As some Iranians have pointed out, the United States has cordial relations with a number of countries that are less democratic than Iran. Moreover, we have no intention or desire to interfere in the country's internal affairs. We recognize that Islam is central to Iran's cultural heritage and perceive no inherent conflict between Islam and the United States.
Moreover, we see a growing number of areas of common interest. For example, we both have a stake in the future stability and peace in the Gulf. Iran lives in a dangerous neighborhood. We welcome efforts to make it less dangerous and would encourage regional discussions aimed at reducing tensions and building trust.
Both our countries have fought conflicts initiated by Iraq's lawless regime; both have a stake in preventing further Iraqi aggression. We also share concerns about instability and illegal narcotics being exported from Afghanistan. Iran is paying a high price for the ongoing conflict there.
It has long been host to as many as two million refugees from the Afghan civil war. And thousands of Iranians have been killed in the fight against drug traffickers. Moreover, Iran is now a world leader in the quantity of illegal drugs annually seized. This is one area where increased US-Iranian cooperation clearly makes sense for both countries.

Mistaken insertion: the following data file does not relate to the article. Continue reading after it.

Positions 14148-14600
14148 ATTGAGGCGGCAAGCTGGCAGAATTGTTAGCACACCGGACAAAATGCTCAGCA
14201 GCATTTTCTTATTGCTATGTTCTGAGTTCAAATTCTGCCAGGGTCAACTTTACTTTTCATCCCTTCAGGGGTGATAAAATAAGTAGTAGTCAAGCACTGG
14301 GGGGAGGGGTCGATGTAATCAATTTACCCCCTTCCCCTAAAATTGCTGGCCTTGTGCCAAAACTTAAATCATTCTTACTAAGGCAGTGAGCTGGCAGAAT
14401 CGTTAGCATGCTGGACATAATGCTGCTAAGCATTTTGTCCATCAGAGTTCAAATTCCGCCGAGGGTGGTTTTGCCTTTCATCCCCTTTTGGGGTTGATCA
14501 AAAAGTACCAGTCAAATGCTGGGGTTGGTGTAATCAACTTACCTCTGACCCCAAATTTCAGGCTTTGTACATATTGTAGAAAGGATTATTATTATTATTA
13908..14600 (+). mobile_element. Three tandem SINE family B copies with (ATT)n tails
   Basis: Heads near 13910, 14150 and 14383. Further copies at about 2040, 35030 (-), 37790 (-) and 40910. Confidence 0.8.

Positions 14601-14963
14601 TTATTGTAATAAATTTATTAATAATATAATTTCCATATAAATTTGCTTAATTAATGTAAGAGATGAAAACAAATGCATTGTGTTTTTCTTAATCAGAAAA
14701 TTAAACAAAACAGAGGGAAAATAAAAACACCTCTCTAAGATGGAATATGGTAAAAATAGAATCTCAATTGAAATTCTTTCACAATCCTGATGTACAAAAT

But there are numerous other areas of potential common interest, such as encouraging stable relations between Armenia and Azerbaijan, regional economic development, the protection of historic cultural sites and preserving the environment.
So the possibility of a more normal and mutually productive relationship is there. But it will not happen unless Iran continues to broaden its perspective of America just as we continue to broaden our view of Iran.
When we oppose terrorism and proliferation, the norms we uphold are not narrowly American, they are global. These standards are designed to safeguard law-abiding people in all countries and reflect obligations that most nations, including Iran, have voluntarily assumed.
When we strive to support progress towards a Middle East Peace, we serve the interest and embrace the aspirations of tens of millions of people, Arab and Israeli alike, of all backgrounds and faiths.
When we talk about human rights, we're not trying to impose our values. We are affirming the principles enshrined in the Universal Declaration of Human Rights that people everywhere are entitled to basic freedoms of religion, expression and equal protection under the law.
And when we talk about the value of an official dialogue with Iran, we have no secret agenda, nor do we attach any conditions. We are motivated solely by a realistic interest in taking this relationship to a higher level so that we may use diplomacy to solve problems and benefit the people of both countries.
In recent months, Iranian leaders have talked about their nation's policy of detente. And Foreign Minister Kharazzi said not long ago that "Iran is ready to act as an anchor of stability for resolving regional problems and crises."